Several years later, the applicant entered into a legal, bona fide marriage to an H-1B visa holder. The couple then contacted me for help in getting the H-4 visa at the U.S. Consulate.

I confirmed that section 212(a)(6)(C)(i) is a lifetime inadmissibility bar. The H-4 visa could be granted only if the U.S. Consulate agreed to remove the bar or the U.S. Customs & Border Protection (CBP), Admissibility Review Office (ARO) issued a 212(d)(3) waiver with the Consulate’s recommendation.

Solution: Motion to Reconsider and Rescind Inadmissibility Bar in H-4 Visa Request

With my guidance, the couple decided to ask the U.S. Consulate to remove the section 212(a)(6)(C)(i) charge and grant the H-4 visa, without requiring the 212(d)(3) waiver.

To support the Motion to Reconsider, I counseled the H-1B spouse and the H-4 applicant on the written testimonies and documentary evidence to present to the U.S. Consulate. I also prepared a legal memorandum explaining why the section 212(a)(6)(C)(i) bar did not apply to this case.

At the visa interview, the applicant was questioned about the prior marriage that led to the inadmissibility bar. To show the consular officer that the bar was made in error, she presented the Motion to Reconsider, including my legal memorandum and her affidavit. The Consulate accepted her documents and placed the case in 221(g) administrative processing.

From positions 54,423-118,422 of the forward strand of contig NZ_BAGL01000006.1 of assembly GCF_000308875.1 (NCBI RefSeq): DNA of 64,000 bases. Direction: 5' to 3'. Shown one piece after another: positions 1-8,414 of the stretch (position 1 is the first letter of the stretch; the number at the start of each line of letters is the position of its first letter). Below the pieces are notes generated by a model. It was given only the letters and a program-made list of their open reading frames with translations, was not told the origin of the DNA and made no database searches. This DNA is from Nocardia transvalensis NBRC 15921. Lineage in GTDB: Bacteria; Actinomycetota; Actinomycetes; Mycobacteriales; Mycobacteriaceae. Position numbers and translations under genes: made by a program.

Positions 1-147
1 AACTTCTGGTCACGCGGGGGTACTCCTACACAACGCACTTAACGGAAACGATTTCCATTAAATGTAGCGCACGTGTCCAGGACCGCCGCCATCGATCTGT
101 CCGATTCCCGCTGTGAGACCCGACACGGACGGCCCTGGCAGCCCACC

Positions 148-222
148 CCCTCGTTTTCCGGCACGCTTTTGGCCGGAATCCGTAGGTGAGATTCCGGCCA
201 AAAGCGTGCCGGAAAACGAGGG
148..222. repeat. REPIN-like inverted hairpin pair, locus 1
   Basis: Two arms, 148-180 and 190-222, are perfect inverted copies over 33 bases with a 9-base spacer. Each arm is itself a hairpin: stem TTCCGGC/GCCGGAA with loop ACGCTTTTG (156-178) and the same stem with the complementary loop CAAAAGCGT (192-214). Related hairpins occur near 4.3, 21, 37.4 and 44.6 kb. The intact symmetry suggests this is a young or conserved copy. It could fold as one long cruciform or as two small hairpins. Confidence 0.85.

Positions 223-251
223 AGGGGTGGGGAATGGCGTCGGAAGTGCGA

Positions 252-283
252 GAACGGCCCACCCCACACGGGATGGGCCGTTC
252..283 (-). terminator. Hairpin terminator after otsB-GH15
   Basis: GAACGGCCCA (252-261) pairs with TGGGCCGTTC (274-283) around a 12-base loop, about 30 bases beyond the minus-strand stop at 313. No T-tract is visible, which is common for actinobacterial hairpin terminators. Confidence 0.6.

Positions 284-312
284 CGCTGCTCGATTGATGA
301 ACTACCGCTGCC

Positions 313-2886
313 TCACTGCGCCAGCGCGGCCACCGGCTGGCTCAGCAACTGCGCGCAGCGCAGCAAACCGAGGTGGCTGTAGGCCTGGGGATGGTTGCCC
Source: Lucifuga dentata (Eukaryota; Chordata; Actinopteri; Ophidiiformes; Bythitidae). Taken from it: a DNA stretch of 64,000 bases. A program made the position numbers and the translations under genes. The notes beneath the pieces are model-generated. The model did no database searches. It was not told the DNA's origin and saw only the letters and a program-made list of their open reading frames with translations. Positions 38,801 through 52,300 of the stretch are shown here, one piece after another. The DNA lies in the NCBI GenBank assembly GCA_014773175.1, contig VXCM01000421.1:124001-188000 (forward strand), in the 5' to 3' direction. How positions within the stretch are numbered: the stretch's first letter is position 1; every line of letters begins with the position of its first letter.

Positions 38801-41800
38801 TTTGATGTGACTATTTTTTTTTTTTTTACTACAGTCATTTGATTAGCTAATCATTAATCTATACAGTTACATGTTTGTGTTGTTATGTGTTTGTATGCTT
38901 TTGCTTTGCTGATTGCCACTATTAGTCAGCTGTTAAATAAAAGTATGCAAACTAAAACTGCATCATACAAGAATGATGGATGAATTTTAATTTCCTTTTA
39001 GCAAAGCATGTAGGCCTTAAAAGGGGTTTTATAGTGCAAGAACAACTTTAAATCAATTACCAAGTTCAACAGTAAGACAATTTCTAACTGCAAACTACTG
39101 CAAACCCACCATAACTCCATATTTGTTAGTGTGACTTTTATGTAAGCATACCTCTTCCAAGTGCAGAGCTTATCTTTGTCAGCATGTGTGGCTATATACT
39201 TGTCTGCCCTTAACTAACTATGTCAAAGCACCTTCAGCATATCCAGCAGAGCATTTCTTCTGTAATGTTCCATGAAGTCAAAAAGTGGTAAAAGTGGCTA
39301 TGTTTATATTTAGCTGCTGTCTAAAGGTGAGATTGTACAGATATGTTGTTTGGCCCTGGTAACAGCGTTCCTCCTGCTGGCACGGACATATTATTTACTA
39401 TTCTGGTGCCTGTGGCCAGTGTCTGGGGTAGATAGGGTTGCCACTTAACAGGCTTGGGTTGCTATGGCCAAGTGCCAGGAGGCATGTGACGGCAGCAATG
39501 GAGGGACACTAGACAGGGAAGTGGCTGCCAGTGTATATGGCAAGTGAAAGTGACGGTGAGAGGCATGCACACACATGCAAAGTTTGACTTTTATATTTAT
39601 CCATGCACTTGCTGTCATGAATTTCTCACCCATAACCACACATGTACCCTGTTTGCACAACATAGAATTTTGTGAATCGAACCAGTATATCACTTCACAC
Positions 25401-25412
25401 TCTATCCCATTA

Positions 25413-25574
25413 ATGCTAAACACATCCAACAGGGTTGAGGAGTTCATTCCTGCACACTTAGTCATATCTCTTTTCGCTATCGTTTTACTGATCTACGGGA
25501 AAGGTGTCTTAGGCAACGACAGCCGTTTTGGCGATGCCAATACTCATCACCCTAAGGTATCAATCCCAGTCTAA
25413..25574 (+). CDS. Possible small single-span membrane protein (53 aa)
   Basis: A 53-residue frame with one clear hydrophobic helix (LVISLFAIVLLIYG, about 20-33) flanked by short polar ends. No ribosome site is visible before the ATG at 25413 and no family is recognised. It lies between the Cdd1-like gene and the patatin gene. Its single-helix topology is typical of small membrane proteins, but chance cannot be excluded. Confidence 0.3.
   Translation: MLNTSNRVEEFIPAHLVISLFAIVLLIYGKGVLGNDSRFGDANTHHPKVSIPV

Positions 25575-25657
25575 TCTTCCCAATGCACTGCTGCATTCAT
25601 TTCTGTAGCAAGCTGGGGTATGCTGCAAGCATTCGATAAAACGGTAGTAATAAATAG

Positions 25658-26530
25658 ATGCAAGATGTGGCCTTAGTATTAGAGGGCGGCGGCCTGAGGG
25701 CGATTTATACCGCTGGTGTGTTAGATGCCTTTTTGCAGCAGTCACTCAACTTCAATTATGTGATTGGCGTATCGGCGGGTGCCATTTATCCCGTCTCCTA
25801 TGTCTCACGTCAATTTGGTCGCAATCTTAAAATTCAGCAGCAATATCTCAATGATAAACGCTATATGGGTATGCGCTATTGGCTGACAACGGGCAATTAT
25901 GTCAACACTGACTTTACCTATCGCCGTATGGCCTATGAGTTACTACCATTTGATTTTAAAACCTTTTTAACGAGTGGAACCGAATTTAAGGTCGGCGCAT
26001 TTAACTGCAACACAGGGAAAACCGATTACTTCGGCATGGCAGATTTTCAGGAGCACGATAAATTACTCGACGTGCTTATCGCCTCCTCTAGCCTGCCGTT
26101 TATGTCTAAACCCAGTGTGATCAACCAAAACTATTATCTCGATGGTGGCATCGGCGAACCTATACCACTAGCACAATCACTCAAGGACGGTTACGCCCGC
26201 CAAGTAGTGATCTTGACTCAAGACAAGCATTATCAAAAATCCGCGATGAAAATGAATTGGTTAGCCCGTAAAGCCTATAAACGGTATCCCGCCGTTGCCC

After receiving my follow-up inquiry, the Consulate scheduled the applicant for a second interview. This was three months after her first interview. She answered more questions on her marriage to the H-1B visa holder. She also submitted more evidence related to the marriage in response to a second 221(g) notice.

Six months after the first interview, the Consulate issued a notice stating the applicant was eligible for a waiver of inadmissibility. I then followed up with the Consulate requesting again they review the Motion to Reconsider and lift the section 212(a)(6)(C)(i) bar.

After several more months of administrative processing and follow-up inquiries, the Consulate issued a notice stating a new waiver was in process because the prior waiver had expired.

At that point, I filed a request with the Visa Office, U.S. Department of State, asking it to counsel the U.S. Consulate to reconsider the inadmissibility charge, instead of require a 212(d)(3) waiver. The Visa Office contacted the Consulate and began to investigate my inquiry.

Outcome: Removal of Misrepresentation Bar and H-4 Visa Grant